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Catherine Feeny - Hurricane Glass (2007)

Catherine Feeny, Hurricane Glass

Review by Jack Foley

IndieLondon Rating: 4 out of 5

HAVING achieved considerable success when it was first released [in 2006], Catherine Feeny’s debut album Hurricane Glass is now re-issued by the resurrected Charisma label [which she recently signed to] and given a new lease of life.

The album now features different mixes of Touch Back Down and Always Tonight, by Jeremy Wheatley, plus two bonus tracks in the form of Shape You’re In and hidden track Why.

Of the two new offerings Shape You’re In is a slow-builder of thrilling intensity, built around some strong piano chords (a solo, in particular) and some layered vocals. It’s evidence of Feeny’s ever-growing confidence in her ability to stretch herself.

While Why is a sweet, reflective piece that strips things right down to an excellent combination of Feeny’s vocals and an acoustic guitar. It’s well worth allowing the final track to run, as it’s hidden behind it. A shame, really, given it deserves more prominence.

The re-worked version of Touch Back Down was recently released as a single and unfolds amid a swelling tide of strings, a gliding vocal melody and a creeping dawn of realisation. It’s an intelligent tale of truth misplaced and deception long untouched.

And there’s even more enchanting flute on Always Tonight, another highlight, that contains a breezy acoustic style reminiscent to Suzanne Vega. It’s a warm sounding track that belies the torment contained within the lyrics – “I’m sitting on top of the my hands, watching the world go by, tapping my feet on the floor, wondering, wondering why things don’t work out right”.

Born in Philadelphia but now living in Norfolk, Catherine became influenced by music at an early age and draws on influences such as Joni Mitchell, The Smiths, PJ Harvey, Sonic Youth and Sinead O’Connor.

Hurricane Glass contains plenty of traces of those artists, as well as the likes of Sheryl Crow and Suzanne Vega (who she recently supported). It’s a deeply introspective album that focuses on personal struggles and complex relationships – but never in an overly depressing way.

Some of the songs are slow building and borderline sombre but there are some genuinely warm melodies as well, which give rise to several album highlights.

One of them is undoubtedly the shimmering piano ballad, Mr Blue, which entrances you immediately with its delicate chords and tantalising vocals. The track was used as part of the soundtrack for the recent Gwyneth Paltrow/Annette Bening film, Running With Scissors, after the director heard it on Nic Harcour’s influential LA morning radio show while driving to the film set.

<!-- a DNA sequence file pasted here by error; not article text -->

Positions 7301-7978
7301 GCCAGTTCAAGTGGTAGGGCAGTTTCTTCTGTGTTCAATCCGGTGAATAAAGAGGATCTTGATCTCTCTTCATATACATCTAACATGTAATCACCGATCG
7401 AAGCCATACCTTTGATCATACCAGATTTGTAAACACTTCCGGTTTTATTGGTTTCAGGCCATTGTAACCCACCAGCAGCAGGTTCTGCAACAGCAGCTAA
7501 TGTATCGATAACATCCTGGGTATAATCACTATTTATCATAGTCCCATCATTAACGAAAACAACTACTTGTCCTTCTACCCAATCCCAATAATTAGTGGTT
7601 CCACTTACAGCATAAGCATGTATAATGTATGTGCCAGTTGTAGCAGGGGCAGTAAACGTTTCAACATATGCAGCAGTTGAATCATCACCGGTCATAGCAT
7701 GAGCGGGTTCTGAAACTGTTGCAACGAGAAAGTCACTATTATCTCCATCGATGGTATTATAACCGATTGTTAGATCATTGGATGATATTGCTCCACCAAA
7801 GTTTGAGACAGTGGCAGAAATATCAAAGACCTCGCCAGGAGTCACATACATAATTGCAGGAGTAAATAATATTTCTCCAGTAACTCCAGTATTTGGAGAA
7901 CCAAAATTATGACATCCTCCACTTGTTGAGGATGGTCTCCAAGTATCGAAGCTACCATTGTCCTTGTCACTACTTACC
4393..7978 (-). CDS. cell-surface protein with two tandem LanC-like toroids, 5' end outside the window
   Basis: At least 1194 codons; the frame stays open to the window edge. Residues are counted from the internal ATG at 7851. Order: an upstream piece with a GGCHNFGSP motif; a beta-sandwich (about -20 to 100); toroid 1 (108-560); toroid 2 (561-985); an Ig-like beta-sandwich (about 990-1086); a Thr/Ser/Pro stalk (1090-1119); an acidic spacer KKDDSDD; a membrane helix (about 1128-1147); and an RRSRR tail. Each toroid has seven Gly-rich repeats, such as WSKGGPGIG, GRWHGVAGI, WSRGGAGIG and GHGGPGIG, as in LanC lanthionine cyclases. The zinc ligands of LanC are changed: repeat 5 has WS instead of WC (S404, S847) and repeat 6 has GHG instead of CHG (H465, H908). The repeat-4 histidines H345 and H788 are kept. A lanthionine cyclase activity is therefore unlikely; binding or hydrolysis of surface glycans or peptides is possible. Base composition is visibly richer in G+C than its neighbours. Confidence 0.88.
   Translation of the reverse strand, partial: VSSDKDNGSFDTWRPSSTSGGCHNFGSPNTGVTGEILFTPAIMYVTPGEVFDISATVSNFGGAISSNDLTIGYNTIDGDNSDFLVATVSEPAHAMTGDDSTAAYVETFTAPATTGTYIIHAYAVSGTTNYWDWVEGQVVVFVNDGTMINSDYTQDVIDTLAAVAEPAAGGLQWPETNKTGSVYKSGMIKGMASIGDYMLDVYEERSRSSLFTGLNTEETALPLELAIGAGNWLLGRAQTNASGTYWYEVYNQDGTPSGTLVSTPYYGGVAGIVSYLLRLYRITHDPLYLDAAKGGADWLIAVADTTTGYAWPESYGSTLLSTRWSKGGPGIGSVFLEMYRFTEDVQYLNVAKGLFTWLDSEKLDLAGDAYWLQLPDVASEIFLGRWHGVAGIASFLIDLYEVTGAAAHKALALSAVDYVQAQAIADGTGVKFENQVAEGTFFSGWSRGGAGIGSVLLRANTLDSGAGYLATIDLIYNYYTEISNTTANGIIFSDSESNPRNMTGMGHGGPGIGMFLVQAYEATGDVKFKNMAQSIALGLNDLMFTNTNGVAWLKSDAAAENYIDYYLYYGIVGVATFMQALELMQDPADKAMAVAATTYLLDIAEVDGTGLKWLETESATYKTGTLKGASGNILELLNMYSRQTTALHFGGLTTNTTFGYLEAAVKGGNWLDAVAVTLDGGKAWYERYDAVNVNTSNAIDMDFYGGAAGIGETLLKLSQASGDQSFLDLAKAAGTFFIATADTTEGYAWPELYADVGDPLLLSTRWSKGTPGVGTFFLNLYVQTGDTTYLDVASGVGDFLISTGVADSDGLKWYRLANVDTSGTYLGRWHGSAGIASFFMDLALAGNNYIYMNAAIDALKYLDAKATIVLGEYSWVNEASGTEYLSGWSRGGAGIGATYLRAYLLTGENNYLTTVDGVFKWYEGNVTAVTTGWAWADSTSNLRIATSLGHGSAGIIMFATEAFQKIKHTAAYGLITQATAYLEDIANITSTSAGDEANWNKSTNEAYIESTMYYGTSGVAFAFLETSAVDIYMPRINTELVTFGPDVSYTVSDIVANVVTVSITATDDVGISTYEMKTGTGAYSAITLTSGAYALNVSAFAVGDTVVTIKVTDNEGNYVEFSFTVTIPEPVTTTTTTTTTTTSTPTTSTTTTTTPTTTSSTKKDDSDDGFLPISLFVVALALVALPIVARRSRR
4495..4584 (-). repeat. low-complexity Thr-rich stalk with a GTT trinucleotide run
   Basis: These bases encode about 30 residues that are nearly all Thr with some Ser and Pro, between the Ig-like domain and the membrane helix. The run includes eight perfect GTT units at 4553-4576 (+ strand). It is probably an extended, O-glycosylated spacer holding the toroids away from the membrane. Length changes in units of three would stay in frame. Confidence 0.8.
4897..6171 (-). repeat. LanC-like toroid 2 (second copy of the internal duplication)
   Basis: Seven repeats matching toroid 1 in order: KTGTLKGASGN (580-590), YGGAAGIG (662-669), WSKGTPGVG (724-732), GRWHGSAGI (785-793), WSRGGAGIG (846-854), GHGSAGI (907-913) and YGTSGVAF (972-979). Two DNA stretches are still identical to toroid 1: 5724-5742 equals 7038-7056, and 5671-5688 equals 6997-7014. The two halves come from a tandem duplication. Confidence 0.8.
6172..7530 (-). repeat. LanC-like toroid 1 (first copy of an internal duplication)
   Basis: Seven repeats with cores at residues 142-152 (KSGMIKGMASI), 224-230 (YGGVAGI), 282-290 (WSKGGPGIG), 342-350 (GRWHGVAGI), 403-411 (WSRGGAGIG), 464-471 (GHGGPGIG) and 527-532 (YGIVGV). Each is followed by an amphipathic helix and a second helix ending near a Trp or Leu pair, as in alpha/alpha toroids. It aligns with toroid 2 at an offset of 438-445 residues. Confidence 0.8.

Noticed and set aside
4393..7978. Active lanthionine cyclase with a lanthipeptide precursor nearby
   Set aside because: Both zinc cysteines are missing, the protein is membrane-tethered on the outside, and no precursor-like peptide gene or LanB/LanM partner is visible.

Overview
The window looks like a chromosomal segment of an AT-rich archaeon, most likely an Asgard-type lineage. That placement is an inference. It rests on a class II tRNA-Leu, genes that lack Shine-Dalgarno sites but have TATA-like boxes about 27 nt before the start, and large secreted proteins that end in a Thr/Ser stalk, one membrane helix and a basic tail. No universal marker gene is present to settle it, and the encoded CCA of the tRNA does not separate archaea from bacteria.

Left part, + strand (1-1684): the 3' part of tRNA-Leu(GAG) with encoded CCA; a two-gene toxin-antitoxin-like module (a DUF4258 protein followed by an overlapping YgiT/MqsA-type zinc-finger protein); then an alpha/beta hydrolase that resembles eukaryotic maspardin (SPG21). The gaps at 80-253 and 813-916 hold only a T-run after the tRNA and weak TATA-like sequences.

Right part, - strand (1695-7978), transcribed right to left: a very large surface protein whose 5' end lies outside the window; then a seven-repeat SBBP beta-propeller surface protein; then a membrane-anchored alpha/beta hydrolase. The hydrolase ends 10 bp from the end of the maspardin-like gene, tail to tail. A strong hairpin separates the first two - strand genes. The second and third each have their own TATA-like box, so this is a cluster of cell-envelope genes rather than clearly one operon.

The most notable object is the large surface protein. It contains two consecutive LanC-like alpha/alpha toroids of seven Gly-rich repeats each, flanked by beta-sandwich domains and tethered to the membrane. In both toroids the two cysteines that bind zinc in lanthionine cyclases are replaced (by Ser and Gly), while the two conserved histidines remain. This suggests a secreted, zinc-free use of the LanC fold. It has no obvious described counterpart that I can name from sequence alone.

With its lovely lyrics (“Mr Blue, I told you that I love you, please believe me”), delivered in a wonderfully bittersweet style, the track drifts along in delightful fashion, even injecting some excellent flugel horn from Dave Land late on.

The politically-minded Unsteady Ground is another strong offering, offsetting some hard-hitting words (“the children don’t know yet that we’re bombing Baghdad”) with some lush instrumentation (including mandolin, accordion and acoustic guitar).

Indeed, one of the strongest features of the album is Feeny’s ability to enliven otherwise straight-forward acoustic ballads with smart stabs of instruments such as flutes, strings and mandolins. It means that paying close attention pays huge dividends for the listener.

Other highlights include the shimmering title track, Hurricane Glass, which rocks things up a little and drops some feisty, Sheryl Crow-style vocals, and the poignant final track Forever, which once again excels in its choice of instrumentation by adding a Wurlitzer and some more mandolin to the mix.

Hurricane Glass is therefore an utterly enchanting listen that looks set to turn Feeny into a household name, especially now that she has the full weight of the Charisma label behind her.

Download picks: Hurricane glass, Forever, Mr Blue, Unsteady Ground, Always Tonight

Track listing:

  1. Touch Back Down (Jeremy Wheatley Mix)
  2. Mr Blue
  3. I Still Don’t Believe You
  4. Always Tonight (Jeremy Wheatley Mix)
  5. The Shape You’re In
  6. Hush Now
  7. Radar
  8. Unsteady Ground
  9. Hurricane Glass
  10. No Reply
  11. Forever (Contains Hidden Track ‘Why’)